Framing the lesson
Carrie was recently in a 5th grade classroom where she planned a mini-lesson with a group of teachers. In this lesson, students were asked to reason using the relationship between factors and products. We put up two multiplication expressions and asked students two questions: Which has the greater product? and How do you know? The students were asked to answer these questions without paper and pen and without computing. We built in these constraints because we wanted to shift the focus from computation (which these students were quite skilled at) to reasoning with relationships. Our goal was to help students understand that you can use a reasoning strategy to figure out which multiplication expression would have the greater product. To do so, however, they would need to think first about the relationship of the factor pairs to each other and how that relationship would impact the product.
What happened was what we expected: the students groaned loudly when they heard they could not use paper and pencil to compute.
Pause and reflect:
Please reflect on the following questions before reading on:
- Why would this happen?
- What are we doing in K-4 education that by fifth grade, students protest when asked to use a thinking strategy rather than a computing one?
- Would this happen in your classroom?
What happened in the lesson:
During the lesson, we named and charted the strategies students used to determine which set of factor pairs had the greater product. We modeled the use of if/then language and wrote it on the board so that students could refer to it while working independently on a game. The students used the if/then language from the comparing routine to create If/then statements to prove and explain their thinking in a game. As you can see from the illustrations below, the if/then language became a way to prove their thinking.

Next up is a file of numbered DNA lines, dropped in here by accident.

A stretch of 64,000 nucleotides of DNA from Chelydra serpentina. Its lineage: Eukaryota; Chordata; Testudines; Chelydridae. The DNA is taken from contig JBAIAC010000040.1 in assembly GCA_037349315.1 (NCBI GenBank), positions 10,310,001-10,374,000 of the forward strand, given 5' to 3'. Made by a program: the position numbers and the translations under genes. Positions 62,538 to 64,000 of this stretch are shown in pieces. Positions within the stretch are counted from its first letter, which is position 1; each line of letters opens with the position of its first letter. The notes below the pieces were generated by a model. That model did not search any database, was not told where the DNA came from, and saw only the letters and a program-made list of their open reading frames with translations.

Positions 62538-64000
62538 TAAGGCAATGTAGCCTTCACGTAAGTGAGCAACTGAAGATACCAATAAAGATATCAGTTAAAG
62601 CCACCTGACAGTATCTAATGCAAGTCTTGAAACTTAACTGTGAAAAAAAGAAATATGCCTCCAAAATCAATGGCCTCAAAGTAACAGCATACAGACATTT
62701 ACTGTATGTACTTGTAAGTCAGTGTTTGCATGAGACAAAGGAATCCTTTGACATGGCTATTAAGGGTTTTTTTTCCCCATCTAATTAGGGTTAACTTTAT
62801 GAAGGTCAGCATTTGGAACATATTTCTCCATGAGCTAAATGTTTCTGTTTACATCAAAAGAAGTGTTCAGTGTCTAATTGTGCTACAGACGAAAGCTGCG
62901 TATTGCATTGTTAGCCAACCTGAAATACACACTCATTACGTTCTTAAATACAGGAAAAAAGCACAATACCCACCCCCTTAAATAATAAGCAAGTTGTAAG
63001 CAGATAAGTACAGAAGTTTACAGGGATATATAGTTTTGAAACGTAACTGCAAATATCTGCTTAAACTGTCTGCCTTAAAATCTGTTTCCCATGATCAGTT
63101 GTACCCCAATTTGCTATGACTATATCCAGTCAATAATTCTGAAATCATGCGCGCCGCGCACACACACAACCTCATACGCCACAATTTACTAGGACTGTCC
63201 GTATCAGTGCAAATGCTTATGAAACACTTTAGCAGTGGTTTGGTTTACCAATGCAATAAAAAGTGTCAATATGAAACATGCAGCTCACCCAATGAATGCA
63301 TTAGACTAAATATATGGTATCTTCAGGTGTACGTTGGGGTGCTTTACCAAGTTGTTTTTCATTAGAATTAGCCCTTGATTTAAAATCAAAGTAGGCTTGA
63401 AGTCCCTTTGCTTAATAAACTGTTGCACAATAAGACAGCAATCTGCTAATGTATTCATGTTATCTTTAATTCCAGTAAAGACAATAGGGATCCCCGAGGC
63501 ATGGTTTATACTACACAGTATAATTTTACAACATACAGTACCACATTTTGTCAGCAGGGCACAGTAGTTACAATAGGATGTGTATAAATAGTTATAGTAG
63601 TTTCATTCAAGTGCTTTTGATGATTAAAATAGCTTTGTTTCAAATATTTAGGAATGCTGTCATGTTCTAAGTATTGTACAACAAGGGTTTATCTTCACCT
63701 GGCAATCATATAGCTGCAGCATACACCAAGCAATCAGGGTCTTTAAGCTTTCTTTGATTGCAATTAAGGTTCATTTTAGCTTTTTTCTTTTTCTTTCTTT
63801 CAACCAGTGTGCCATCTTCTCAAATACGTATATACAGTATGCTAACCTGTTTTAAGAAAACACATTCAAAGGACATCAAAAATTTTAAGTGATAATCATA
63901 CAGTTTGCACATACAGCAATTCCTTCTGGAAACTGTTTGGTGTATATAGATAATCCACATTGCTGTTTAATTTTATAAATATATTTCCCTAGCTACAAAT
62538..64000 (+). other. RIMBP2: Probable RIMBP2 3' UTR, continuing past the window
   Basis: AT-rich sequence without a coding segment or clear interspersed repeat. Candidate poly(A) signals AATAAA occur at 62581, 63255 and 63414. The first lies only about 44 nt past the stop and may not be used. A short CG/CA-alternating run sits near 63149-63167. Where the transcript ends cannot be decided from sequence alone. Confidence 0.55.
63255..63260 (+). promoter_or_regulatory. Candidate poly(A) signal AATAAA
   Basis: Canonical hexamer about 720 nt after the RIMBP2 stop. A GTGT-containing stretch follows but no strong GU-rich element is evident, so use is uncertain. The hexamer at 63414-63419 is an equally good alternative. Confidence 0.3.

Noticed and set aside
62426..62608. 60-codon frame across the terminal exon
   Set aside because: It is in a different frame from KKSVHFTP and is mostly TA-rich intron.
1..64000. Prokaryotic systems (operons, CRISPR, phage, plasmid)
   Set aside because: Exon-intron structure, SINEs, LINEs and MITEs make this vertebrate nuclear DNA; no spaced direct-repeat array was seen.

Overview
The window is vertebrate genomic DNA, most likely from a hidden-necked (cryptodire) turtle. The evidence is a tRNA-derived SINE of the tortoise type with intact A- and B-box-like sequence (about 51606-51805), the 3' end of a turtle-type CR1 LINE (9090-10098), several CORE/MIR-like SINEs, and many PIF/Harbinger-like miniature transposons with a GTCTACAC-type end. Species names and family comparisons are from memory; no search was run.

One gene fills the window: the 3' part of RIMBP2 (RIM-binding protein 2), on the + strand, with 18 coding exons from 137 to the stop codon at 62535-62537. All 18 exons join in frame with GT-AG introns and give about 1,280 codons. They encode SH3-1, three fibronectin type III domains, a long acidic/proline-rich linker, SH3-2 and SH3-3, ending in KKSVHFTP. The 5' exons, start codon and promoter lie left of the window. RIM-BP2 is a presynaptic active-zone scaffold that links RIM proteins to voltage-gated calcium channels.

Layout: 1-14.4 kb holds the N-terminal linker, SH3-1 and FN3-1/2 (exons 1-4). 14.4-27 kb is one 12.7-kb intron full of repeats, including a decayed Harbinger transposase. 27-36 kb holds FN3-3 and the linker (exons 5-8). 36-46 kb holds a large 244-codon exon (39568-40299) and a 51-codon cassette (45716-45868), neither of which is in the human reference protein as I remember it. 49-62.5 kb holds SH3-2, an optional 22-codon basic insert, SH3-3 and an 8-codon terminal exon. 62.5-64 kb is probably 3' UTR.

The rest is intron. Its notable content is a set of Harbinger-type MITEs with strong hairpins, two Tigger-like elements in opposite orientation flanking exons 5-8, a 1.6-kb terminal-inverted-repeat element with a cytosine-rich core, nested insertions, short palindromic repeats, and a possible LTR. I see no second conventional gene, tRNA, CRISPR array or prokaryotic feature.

As we were doing this mini-lesson, one child stated loudly, “This is not math!” Because changing children’s understanding of what it means to “do math” is a critical part of this type of reasoning mini-lesson, we explored the question in a whole-group discussion. As children grappled with their disequilibrium over what they felt math was, they offered several interesting observations. Here are two of them: (1) “Aren’t we cheating if we don’t compute?” (2) “How do you show your answer without a computation?”
Here’s why we at Meta are focusing so much on using reasoning routines in our work with teachers and students: Math isn’t only about computation; it’s about knowing when to compute and when not to compute. For students, knowing when and if you have to compute is a very powerful tool for their problem-solving toolkit. When students develop this kind of ownership, they acquire an unwavering confidence in the power of their own ideas. When they have this kind of self-awareness, they decide if and when to compute.
What are some things we can start doing in math class to shift the focus from answers to reasoning?
We’d love to hear what you have to say in the comments section below.
We will also be exploring this question in future blog posts, so stay tuned.
 Cameron, Antonia, Reasoning Routines, 2016
 Multiplication Compare from Puzzles, Clusters, and Towers, Unit 1, TERC Investigations 3 in Numbers Data and Space, 2016.